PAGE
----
The court ruled last month the Tories’ latest cuts to the terms of the civil service compensation scheme - which governs voluntary and compulsory redundancy pay - were unlawful because the Cabinet Office excluded the union from negotiations.

Lord Justice Sales and Mrs Justice Whipple ruled former Cabinet Office minister Ben Gummer - who lost his seat at the general election - failed in his legal "duty to consult with a view to reaching agreement" by excluding PCS from more than a dozen meetings attended by most of the smaller unions.

In a letter to the unions in June, a senior Cabinet Office official wrote:

"I want to be clear that attendance at any further discussions will be taken as a clear commitment that those unions engaging in the talks have accepted that the proposal above will form the basis of a reformed, negotiated, set of arrangements that their relevant executives can recommend acceptance to their members in any ballot."

The judgement stated: "There was no basis on which the Minister was entitled to exclude the PCSU from the consultation. It cannot be said that it is highly likely that the outcome would not have been affected if the PCSU had been allowed to participate in the second round of discussions, as it should have been."

Tuesday, 1 August 2017

Justice for sale - again

Hot on the heels of their defeat in the Supreme Court over fees for Employment Tribunals, the Government has surreptitiously published proposals for another way to rake in profits from our justice system by sneaking out plans during MPs' excessive summer holidays for a controversial privatisation.

The Ministry of Justice has announced today (1 August) it wants to outsource the collection of courts fines currently done by almost 150 civil servants. Two years ago an attempt to privatise all enforcement work was abandoned and a Freedom of Information request by our union revealed the five-year project cost taxpayers £8 million.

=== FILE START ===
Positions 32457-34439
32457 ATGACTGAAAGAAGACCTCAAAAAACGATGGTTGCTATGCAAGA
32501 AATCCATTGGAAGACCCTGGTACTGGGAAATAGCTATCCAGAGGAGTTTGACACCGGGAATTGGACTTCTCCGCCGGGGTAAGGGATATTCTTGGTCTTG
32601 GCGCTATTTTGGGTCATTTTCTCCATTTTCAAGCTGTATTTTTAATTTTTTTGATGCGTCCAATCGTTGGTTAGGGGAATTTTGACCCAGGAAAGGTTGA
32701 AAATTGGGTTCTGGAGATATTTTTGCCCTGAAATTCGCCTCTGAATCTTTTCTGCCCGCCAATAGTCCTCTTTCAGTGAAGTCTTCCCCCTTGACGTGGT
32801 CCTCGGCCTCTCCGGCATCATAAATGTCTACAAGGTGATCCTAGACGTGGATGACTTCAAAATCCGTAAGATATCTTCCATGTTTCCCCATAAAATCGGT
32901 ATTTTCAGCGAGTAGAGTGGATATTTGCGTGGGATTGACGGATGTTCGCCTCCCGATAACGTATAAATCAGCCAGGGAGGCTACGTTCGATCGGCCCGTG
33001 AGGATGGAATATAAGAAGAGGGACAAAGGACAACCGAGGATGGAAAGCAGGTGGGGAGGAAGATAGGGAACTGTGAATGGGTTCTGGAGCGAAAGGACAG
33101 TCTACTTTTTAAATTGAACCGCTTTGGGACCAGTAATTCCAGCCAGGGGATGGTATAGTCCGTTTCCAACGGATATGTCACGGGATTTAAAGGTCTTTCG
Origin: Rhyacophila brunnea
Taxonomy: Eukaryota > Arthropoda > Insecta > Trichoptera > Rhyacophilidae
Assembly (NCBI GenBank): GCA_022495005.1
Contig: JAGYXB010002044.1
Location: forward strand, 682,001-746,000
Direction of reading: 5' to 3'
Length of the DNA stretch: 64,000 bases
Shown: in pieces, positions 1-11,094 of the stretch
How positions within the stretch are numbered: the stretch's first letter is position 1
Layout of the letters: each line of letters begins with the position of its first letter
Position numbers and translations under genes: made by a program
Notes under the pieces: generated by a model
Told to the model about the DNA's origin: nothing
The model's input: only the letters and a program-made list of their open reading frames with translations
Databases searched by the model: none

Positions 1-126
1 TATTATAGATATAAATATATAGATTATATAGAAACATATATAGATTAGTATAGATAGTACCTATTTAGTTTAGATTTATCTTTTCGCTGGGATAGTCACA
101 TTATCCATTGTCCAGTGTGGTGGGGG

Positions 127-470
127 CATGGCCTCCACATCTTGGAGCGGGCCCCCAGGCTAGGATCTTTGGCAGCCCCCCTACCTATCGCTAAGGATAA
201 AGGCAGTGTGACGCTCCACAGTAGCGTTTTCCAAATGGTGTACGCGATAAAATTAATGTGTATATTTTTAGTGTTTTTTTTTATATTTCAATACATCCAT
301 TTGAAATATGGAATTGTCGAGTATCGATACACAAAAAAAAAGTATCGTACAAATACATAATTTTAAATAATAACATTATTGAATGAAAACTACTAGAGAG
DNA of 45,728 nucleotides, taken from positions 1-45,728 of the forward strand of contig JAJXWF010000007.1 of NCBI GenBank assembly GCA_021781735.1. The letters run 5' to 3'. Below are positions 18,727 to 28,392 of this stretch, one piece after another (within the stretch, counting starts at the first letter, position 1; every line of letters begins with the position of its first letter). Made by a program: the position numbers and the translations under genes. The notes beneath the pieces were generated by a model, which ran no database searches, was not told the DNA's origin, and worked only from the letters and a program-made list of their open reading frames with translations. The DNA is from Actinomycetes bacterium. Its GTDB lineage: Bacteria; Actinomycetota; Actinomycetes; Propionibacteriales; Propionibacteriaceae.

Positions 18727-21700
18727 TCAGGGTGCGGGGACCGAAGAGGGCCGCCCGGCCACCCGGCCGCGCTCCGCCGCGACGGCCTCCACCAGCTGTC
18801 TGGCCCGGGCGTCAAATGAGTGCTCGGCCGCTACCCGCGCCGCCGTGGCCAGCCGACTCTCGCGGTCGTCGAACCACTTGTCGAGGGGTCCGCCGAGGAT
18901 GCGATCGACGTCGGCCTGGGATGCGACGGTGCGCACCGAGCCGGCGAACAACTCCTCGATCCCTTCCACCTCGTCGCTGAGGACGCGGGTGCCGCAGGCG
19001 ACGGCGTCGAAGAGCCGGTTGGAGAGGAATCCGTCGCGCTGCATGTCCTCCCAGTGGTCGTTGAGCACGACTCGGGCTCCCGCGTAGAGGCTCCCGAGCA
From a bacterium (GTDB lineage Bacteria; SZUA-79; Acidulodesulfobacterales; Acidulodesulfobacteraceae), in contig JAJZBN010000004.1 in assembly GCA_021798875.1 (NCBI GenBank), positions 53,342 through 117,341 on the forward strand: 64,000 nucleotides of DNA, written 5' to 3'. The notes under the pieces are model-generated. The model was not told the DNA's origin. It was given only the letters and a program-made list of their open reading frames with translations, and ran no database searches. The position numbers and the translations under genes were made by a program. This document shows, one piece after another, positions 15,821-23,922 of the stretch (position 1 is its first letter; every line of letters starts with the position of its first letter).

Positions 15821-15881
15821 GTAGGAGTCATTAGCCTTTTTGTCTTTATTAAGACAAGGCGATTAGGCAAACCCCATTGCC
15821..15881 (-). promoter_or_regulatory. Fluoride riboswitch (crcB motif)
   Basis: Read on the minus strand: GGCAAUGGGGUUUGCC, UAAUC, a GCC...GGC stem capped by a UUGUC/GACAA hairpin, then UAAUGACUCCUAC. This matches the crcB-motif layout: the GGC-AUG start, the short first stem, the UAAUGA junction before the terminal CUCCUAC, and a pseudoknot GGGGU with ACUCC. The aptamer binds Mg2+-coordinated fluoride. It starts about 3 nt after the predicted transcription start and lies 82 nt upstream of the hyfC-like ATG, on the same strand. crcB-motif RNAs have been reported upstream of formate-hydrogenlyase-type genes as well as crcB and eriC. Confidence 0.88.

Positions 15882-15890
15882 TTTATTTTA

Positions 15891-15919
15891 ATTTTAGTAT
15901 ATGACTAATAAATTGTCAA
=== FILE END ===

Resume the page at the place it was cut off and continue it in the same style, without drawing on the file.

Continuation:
HM Courts and Tribunals Service civilian enforcement officers, who are subject to the civil service code governing standards of behaviour, have the authority to search premises and place defaulters in custody, and can access sensitive data held on government systems, including the Police National Computer. The code would not apply to staff working for private companies motivated by profit, and we share the concerns raised by Citizens Advice and other debt advice agencies earlier this year about the need for substantial reform to protect vulnerable people from rogue bailiffs.

PCS general secretary Mark Serwotka said: "The last time ministers tried to do something similar it ended up costing taxpayers £8 million before being abandoned, now they’re trying to avoid scrutiny by sneaking it out during the summer holiday. This work is highly sensitive and should remain in-house instead of being handed to private bailiffs whose motive is profit."

Most info from PCS website